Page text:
2. Experiment

A schematic drawing of the experimental setup is shown in Fig. 1
Fig. 1 Schematic drawing of the experimental setup.
.

The homemade optical microscope utilizes a white-light LED as light source. The nearly collimated light beam is focused onto the microfluidic channel using a 10x Olympus objective (NA = 0.25). The light reflected by the microfluidic channel is collected by the objective and propagated to a fiber spectrometer (USB2000 + from Ocean Optics) trough a 2 m long multimode fiber of core diameter 100 μm (QP100-2-UV-VIS, Ocean Optics). The spectrometer was configured with a 10 μm slit, a grating of groove density 600 lines/mm, and a Sony ILX511b detector with 2048 pixels. The bandwidth of the spectrometer was approximately from 250 to 850 nm, and during the experiments we set 55 ms integration time and averaged over 50 subsequent recordings.

A 1.1. mm diameter circular beam from a 635 nm diode laser (VHK circular beam, Edmund Optics) is scattered off the microfluidic channel. The beam, which has a divergence of 0.70 mrad and is polarized parallel to the microfluidic channel (s-polarized), is reflected off the lower and upper part of the microfluidic channel to generate an interference patterns detected by a CMOS camera (DCC1645C from Thorlabs). The camera has 3.6 μm square pixels, 1280 x 1024 pixels and can record 25 frames per second. It is located 14 cm from the channel and the laser beam makes and angle of about 30° with the plane of the microfluidic channel. The videos recorded by the camera allowed one to record the dynamics of the interference pattern as it moved with changing refractive index of the medium within the channel. The microfluidic channel was made of cyclo-olefin copolymer (thinXXS microtechnology), was 1.6 mm thick containing channels of depth and width D = 300 μm. A piezo-driven pump was used to inject the fluid into the microfluidic channel through standard tygon tubing at a volume rate between 0 and 3 mL per minute. The microfluidic chip was placed on a metal holder to keep it at room temperature. The room temperature was kept at T = (293 ± 1) K for all the experiments, but was not measured to vary by more than about 0.1 K during a single experiment. The variations in temperature during an experiment did not result in any noticeable fringe shifts, so the fringe shifts must have been significantly smaller than one pixel.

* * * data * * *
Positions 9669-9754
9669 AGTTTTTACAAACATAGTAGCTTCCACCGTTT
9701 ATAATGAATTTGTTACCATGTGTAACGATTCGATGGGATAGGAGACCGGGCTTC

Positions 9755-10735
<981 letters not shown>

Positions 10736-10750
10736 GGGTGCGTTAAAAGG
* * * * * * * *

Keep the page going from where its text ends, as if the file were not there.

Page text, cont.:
The insets of Fig. 1 show the interference pattern recorded by the CMOS when the microfluidic channel was filled with water (a), and when it was filled with a water-solution containing 34 mM glycerol (b). The entire interference patterns shifted to the left when the refractive index increased, and the corresponding fringe shift was measured.

3. Results and discussion

A simple model for the observed interference pattern and its change with refractive index can be found by only considering the two plane waves propagating towards the camera as seen in Fig. 3
Fig. 3 Simplified ray model of the light propagation towards the camera.
.

The two rays seen in the figure meet at the camera due to the finite curvature of the top and bottom of the microfluidic channel. The curvature of the microfluidic channel was due to the manufacturing procedures of the chip, and it was estimated that it caused a beam convergence of Δθ ≈10−3 rad. In the experiments, it was found that the laser beam had to be moved closer to one side of the channel in order to generate this convergence (see Fig. 3) and corresponding interference pattern (see Fig. 1). Let us now represent the two plane waves corresponding to ray 1 and 2 by exp(ik0xsinΔθ/2)and exp(iπ+i2kDcosθtik0xsinΔθ/2). Here